3.2. Raman spectroscopic analysis

A good dispersion only can be anticipated from XRD, which requires Raman spectroscopy analysis for further confirmation, which is very sensitive to modifications of the nanotube surface by surface functionalization or charge-transfer effects. Fig. 4 depicts Raman spectra of cMWCNT and pure PS. Raman spectrum of cMWCNTs exhibits the characteristic bands of sp2 hybridized carbon systems: The D-band and the tangential G-band (Fig. 4(a)). The D-band or the Dispersive band, depending on the wavelength of the exciting laser beam (at about 1351 cm-1), is associated with the randomness found in sp2-hybridized systems and hence is activated by presence of defects. The G-band or the Graphitic band occurs at around 1591 cm-1, which signifies the C=C bond stretching (in-plane stretching) in graphitic carbon systems. All kinds of sp2-hybridized carbon systems exhibit a strong peak depending on the excitation frequency of the laser beam called the G'-band or 2D-band at about 2697 cm-1, which is typical for graphene systems. The ID/IG ratio of the cMWCNT is found to be 1.287 (greater than 1), indicating the presence of many defects in it [25].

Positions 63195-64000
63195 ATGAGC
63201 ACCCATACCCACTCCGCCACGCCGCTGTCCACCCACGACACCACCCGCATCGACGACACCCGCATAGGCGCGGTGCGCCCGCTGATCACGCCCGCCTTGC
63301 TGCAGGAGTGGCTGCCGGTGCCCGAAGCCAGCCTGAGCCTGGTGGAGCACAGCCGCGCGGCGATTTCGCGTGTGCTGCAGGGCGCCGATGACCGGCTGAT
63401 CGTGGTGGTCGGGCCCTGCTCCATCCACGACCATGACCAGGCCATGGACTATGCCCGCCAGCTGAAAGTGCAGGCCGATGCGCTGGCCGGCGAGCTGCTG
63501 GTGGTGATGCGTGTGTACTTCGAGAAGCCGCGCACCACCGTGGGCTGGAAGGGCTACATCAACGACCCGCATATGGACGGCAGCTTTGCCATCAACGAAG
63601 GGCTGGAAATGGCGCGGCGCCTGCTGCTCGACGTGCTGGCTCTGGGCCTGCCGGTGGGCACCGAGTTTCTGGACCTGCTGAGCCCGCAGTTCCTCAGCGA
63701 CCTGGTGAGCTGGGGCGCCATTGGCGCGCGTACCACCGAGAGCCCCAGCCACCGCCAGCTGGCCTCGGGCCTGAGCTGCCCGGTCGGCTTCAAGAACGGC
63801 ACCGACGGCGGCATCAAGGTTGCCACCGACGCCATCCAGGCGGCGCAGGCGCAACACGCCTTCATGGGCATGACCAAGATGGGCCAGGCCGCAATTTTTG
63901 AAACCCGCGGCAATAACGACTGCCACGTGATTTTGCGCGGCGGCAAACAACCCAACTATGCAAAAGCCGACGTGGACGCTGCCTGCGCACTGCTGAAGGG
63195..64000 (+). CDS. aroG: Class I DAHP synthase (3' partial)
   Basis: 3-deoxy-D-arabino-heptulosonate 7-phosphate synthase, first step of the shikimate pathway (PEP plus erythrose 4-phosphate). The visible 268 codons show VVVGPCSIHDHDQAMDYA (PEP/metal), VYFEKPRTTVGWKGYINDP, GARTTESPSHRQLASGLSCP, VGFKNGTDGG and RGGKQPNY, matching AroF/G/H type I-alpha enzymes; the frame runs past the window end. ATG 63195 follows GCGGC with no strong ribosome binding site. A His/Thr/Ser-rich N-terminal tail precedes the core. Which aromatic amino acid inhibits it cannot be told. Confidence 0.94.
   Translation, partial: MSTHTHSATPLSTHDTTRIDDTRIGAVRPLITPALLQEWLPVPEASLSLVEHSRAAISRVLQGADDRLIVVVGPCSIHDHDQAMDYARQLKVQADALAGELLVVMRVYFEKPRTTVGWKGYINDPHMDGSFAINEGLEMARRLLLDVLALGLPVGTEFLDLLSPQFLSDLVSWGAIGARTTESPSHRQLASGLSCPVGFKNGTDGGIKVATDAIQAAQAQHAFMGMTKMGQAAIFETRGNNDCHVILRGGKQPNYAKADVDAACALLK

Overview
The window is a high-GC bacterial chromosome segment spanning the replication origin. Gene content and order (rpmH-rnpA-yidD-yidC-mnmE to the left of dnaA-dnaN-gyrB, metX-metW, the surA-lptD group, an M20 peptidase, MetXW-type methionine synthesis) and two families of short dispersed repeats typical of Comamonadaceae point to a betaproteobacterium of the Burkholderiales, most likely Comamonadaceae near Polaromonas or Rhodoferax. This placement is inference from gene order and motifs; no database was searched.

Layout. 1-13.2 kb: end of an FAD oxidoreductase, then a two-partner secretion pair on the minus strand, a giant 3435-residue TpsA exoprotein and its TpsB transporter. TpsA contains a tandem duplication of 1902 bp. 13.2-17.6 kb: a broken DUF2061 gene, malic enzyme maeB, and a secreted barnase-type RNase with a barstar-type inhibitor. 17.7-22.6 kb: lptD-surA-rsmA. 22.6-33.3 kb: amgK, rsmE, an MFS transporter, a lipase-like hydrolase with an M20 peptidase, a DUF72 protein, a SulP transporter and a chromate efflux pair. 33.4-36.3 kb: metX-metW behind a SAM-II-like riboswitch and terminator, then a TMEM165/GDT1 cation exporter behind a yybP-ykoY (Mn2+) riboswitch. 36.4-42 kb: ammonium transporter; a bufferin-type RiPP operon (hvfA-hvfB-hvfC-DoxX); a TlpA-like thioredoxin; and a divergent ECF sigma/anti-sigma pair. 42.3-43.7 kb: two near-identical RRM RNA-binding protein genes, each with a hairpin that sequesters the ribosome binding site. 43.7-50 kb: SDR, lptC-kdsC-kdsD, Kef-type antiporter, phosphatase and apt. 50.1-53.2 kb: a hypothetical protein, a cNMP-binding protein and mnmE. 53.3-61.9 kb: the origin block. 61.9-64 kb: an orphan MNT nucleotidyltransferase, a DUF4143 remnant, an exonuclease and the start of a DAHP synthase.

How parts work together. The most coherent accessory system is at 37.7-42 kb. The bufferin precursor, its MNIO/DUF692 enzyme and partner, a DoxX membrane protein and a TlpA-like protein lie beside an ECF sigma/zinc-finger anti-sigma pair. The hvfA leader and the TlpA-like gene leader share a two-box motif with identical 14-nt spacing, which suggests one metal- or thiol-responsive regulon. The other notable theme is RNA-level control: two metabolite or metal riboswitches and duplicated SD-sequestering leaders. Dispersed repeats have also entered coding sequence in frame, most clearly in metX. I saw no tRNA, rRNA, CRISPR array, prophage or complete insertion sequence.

The Raman spectrum of PS is complex due to molecular asymmetry and presence of different C—H bond types, as observed in Fig. 4(b). The vibration frequencies depend on the atomic masses of the species involved and their bond strength. Strong bonds and atoms with low masses have high Raman shifts, whereas weak bonds and heavy atoms show low shifts. Since, hydrogen is lighter

Fig. 3. XRD of cMWCNT, pure PS and its NCs (* - cMWCNT peaks).

Fig. 4. Raman spectra of (a) cMWCNT (b) pure PS.

than carbon; the C—H vibrations have a higher frequency than the C—C vibrations. The vibrations of carbon atoms connected by strong double bonds (C=C) occur at a higher frequency than weaker (C—C) single bonds. However, the prime value of Raman spectroscopy lies in considering the vibrations of heavier atoms, like the 'breathing' (expanding/contracting) mode of the aromatic carbon ring of PS, which can be observed at 1000 cm-1 in the spectra.